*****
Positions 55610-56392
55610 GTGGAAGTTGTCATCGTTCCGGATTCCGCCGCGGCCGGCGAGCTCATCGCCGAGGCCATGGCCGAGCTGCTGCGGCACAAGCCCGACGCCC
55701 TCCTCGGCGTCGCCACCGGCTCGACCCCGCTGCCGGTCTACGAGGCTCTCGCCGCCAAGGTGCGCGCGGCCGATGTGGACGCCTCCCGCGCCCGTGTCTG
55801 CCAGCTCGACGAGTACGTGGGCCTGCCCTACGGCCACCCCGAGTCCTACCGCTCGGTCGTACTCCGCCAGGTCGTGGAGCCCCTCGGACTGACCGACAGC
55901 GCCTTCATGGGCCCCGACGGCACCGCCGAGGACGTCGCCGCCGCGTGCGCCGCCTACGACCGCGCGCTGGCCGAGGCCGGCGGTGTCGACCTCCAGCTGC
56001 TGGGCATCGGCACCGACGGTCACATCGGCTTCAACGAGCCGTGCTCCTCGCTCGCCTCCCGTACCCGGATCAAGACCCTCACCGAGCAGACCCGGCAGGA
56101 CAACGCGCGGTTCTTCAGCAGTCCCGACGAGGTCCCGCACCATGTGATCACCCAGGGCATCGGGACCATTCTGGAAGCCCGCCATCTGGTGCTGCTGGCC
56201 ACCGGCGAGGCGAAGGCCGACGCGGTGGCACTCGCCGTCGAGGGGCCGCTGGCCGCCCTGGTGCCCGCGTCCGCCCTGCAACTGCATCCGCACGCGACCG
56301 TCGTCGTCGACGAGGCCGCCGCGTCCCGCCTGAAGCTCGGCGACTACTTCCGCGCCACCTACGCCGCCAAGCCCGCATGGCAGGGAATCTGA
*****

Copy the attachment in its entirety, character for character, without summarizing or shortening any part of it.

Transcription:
Positions 55610-56392
55610 GTGGAAGTTGTCATCGTTCCGGATTCCGCCGCGGCCGGCGAGCTCATCGCCGAGGCCATGGCCGAGCTGCTGCGGCACAAGCCCGACGCCC
55701 TCCTCGGCGTCGCCACCGGCTCGACCCCGCTGCCGGTCTACGAGGCTCTCGCCGCCAAGGTGCGCGCGGCCGATGTGGACGCCTCCCGCGCCCGTGTCTG
55801 CCAGCTCGACGAGTACGTGGGCCTGCCCTACGGCCACCCCGAGTCCTACCGCTCGGTCGTACTCCGCCAGGTCGTGGAGCCCCTCGGACTGACCGACAGC
55901 GCCTTCATGGGCCCCGACGGCACCGCCGAGGACGTCGCCGCCGCGTGCGCCGCCTACGACCGCGCGCTGGCCGAGGCCGGCGGTGTCGACCTCCAGCTGC
56001 TGGGCATCGGCACCGACGGTCACATCGGCTTCAACGAGCCGTGCTCCTCGCTCGCCTCCCGTACCCGGATCAAGACCCTCACCGAGCAGACCCGGCAGGA
56101 CAACGCGCGGTTCTTCAGCAGTCCCGACGAGGTCCCGCACCATGTGATCACCCAGGGCATCGGGACCATTCTGGAAGCCCGCCATCTGGTGCTGCTGGCC
56201 ACCGGCGAGGCGAAGGCCGACGCGGTGGCACTCGCCGTCGAGGGGCCGCTGGCCGCCCTGGTGCCCGCGTCCGCCCTGCAACTGCATCCGCACGCGACCG
56301 TCGTCGTCGACGAGGCCGCCGCGTCCCGCCTGAAGCTCGGCGACTACTTCCGCGCCACCTACGCCGCCAAGCCCGCATGGCAGGGAATCTGA